Defense seeks delay of hearing in Smart case

Defense seeks delay of hearing in Smart case

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SALT LAKE CITY (AP) -- Defense attorneys are asking a judge to delay a planned Nov. 30 competency hearing for the man charged in the 2002 kidnapping of Elizabeth Smart.

The Thursday request by attorneys for Brian David Mitchell comes after an expert working for federal prosecutors interviewed Mitchell's estranged wife, Wanda Eileen Barzee.

Both Mitchell and Barzee were indicted on federal kidnapping charges in March 2008.

Barzee's competency was also once in question, but Utah State Hospital doctors now say that after more than year of court-ordered treatment she is able to stand trial. Court papers show her attorneys allowed the interview with Dr. Michael Welner.


Defense attorneys are getting a DVD copy of the interview. But in court papers the defense contends that prosecutors said they believe only Welner -- not defense attorneys, the court, nor other case experts -- could use the interview information during Mitchell's hearing.

"As a result ... Dr. Welner will have information that is potentially important to the court's decision concerning competency of Mr. Mitchell, but this information cannot be discussed at the hearing, or even divulged to anyone," defense attorneys wrote.

That leaves the defense unable to adequately cross-examine Welner, court papers say.

In a response filed Friday, the U.S. attorney's office disputes that characterization.

"The use of that interview is something yet to be concluded by the court and counsel," prosecutors wrote.

Even if the information can be used, defense attorneys argue that the late introduction of new material leaves them little time to prepare -- another point prosecutors dispute.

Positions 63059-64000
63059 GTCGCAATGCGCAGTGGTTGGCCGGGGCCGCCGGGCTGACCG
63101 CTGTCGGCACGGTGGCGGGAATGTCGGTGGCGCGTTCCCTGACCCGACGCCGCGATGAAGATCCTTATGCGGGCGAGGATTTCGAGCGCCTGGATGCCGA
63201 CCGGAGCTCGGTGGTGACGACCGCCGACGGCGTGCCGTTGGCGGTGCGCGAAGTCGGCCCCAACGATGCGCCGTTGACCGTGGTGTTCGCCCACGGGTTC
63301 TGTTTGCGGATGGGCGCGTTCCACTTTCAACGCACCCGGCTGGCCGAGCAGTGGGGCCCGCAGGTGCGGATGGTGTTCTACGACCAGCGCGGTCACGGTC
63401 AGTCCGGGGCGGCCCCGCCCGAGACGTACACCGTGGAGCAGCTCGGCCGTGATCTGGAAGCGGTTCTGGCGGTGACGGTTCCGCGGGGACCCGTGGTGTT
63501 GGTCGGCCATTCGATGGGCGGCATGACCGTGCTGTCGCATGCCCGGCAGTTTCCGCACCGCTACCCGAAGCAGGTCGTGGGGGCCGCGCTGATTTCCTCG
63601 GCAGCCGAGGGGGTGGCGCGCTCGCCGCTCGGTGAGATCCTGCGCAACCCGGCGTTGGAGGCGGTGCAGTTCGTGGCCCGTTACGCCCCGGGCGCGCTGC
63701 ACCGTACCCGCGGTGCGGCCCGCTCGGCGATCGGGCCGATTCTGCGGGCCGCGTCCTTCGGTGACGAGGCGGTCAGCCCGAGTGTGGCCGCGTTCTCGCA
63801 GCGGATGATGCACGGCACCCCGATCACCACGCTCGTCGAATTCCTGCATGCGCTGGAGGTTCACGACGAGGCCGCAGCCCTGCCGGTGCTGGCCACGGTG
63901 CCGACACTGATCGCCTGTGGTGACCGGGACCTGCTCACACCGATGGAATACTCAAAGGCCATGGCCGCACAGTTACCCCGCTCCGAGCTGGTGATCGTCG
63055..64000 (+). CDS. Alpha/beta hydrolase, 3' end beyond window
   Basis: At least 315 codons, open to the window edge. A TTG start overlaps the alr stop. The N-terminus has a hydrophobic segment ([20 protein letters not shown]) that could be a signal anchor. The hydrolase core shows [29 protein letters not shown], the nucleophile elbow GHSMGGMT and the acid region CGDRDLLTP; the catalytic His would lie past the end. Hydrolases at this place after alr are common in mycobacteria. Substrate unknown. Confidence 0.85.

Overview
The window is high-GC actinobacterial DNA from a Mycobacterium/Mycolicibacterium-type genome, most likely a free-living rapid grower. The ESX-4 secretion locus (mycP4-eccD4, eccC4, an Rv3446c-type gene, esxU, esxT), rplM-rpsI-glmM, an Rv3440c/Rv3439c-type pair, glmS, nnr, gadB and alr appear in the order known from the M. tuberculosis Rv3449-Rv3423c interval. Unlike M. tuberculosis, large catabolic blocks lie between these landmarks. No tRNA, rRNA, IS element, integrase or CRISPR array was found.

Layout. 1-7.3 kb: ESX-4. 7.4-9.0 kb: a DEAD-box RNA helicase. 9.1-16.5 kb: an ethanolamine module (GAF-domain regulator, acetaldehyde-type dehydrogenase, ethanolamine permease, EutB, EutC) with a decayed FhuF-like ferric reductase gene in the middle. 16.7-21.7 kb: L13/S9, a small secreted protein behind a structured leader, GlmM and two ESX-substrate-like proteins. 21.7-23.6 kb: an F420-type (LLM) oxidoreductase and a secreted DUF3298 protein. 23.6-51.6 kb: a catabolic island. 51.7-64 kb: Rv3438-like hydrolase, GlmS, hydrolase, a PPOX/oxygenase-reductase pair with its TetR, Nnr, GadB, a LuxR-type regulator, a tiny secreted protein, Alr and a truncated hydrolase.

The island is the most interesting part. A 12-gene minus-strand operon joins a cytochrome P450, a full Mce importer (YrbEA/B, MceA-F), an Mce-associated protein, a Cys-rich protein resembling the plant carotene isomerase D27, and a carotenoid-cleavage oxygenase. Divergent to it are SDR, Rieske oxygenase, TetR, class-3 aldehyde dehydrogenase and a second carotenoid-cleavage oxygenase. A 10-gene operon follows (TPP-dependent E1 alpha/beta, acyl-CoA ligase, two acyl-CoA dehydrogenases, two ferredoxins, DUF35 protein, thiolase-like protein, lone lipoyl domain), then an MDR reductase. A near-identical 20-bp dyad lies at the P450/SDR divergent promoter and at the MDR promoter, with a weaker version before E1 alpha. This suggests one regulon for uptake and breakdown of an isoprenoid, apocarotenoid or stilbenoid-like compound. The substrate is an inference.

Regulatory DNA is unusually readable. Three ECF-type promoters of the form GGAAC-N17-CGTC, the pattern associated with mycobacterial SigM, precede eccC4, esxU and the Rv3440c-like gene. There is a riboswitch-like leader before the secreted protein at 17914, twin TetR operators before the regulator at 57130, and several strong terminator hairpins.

Both sides are expected in U.S. District Court on Monday to argue whether some witnesses should be excluded from testifying. Defense attorneys are trying to block Welner's testimony from the hearing. His evaluation of Mitchell concluded the former street preacher is competent for trial.

Other experts have said Mitchell suffers a delusional disorder and is incompetent.

The motion to continue the hearing also shows that defense attorneys had urged prosecutors to seek "a neutral mental health professional" to interview Barzee in order to avoid any potential complications.

Smart was 14 when she was kidnapped at knifepoint from her Salt Lake City home in June 2002. She was recovered in March 2003 after a motorist saw her walking a suburban street with Mitchell and Barzee.

Mitchell and Barzee have also been charged with multiple felonies in state court. Competency issues have stalled Mitchell's case.

Barzee's state case is expected to move forward now that experts believe her competency is restored. She has yet to be arraigned in federal court.

(Copyright 2009 by The Associated Press. All Rights Reserved.)

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